Of the many words used by friends and collaborators to describe Tony Conrad, who died last April at the age of 76, one of the most frequently heard is “disruptive.” In a career that straddled experimental music, film, visual art and education, Conrad vigorously resisted the complacency that befell many of his peers from the 1960s New York avant-garde.

For Tyler Hubby, director of the new documentary “Tony Conrad: Completely in the Present,” this presented a challenge. The filmmaker had been shooting footage of Conrad since the mid-1990s — when his musical career had enjoyed a renaissance after a lengthy hiatus — and began to work in earnest on a feature in 2010. But how do you pin down such a multifaceted, mercurial artist?

“Tony was very aware — and wary — of the camera throughout filming, and in many ways was giving a performance,” Hubby recalls. “I just kept the camera rolling to break that down a bit, but he always knew what was up and always seemed to know what was or was not in frame.”

In making the documentary, which also features interviews with artists such as Jim O’Rourke, Moby and Tony Oursler, Hubby says he focused on key Conrad pieces that “worked to empower the viewer/listener to create their own artistic experience, and not just passively receive it.”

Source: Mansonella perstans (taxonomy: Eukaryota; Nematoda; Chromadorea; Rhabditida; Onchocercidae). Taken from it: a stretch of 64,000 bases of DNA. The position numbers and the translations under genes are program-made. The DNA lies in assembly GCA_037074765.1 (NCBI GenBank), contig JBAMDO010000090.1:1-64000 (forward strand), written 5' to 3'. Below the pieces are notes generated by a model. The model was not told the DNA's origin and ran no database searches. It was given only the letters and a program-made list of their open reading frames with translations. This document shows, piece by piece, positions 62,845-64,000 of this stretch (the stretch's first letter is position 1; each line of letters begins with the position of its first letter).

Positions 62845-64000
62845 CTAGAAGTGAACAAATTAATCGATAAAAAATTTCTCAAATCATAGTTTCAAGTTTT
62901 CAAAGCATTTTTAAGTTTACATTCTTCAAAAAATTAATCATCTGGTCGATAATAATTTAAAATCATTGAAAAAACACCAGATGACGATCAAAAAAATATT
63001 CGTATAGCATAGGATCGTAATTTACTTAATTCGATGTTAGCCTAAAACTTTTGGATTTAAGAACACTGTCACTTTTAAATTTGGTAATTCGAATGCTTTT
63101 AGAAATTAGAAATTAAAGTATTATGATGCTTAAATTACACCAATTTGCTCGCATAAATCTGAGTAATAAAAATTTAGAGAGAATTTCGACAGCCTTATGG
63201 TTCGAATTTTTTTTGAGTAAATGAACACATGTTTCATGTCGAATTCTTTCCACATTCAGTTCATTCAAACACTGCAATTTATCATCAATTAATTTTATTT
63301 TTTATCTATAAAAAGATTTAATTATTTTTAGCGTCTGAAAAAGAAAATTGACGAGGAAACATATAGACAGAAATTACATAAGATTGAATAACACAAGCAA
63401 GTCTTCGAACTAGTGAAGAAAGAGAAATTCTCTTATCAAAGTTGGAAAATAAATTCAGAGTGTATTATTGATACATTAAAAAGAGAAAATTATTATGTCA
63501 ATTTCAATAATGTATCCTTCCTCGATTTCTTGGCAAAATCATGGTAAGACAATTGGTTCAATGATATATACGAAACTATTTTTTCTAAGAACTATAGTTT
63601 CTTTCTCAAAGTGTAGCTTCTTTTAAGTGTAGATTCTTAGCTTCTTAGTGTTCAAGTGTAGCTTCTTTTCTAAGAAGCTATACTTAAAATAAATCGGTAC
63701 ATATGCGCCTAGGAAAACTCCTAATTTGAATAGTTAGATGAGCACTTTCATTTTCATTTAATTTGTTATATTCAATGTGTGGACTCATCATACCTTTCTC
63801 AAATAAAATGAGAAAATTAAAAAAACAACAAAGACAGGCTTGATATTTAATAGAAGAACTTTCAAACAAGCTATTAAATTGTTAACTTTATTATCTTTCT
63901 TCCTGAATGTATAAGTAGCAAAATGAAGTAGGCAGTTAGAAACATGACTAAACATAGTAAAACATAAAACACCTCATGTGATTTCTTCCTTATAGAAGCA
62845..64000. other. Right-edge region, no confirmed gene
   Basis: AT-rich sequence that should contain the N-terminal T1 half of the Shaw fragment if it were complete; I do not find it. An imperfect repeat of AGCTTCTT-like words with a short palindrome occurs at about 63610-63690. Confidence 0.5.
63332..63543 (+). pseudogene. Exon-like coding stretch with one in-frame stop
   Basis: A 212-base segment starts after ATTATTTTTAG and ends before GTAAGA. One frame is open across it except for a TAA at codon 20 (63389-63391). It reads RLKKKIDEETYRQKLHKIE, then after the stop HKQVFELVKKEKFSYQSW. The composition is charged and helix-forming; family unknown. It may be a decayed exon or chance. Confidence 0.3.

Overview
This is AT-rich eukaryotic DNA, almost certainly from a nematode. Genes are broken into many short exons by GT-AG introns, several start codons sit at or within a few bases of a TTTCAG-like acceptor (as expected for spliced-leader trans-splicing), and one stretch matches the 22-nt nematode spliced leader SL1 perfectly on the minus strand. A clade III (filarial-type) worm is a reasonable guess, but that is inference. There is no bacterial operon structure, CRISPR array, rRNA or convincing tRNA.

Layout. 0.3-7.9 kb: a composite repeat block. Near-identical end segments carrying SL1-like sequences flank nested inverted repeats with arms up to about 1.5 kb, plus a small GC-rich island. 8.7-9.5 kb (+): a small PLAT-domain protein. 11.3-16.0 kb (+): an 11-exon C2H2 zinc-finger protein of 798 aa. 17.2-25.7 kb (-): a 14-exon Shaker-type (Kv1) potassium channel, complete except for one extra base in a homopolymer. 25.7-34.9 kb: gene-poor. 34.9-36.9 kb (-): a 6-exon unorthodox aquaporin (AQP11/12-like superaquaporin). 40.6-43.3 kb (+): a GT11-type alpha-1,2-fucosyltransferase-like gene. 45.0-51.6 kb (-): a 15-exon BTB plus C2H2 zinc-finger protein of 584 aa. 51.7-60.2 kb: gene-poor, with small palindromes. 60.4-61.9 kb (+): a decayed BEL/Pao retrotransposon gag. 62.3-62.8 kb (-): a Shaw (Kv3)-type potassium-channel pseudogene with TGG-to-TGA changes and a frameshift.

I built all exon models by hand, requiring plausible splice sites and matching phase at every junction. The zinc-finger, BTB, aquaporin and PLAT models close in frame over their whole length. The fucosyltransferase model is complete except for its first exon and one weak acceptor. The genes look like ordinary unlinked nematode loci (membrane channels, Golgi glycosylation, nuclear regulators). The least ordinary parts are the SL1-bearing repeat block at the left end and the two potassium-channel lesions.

The film, fittingly, uses a nonchronological structure: “Since so much of Tony’s work dealt with the elasticity of time, it seemed right to adopt a similar approach.”

The documentary gets its Japan premiere at a special event in Tokyo on Nov. 20. Keiji Haino, who played with Conrad during his final trip to Japan in 2008, will provide a live soundtrack to the latter’s notorious 1966 film, “The Flicker,” alongside a musical tribute by O’Rourke.

“A Tribute to the Life and Work of Tony Conrad” takes place at Super Deluxe in Minato-ku, Tokyo, on Nov. 20 (5:30 p.m. start; ¥4,000 in advance; 03-5412-0515). For details, visit www.tonyconradmovie.com.

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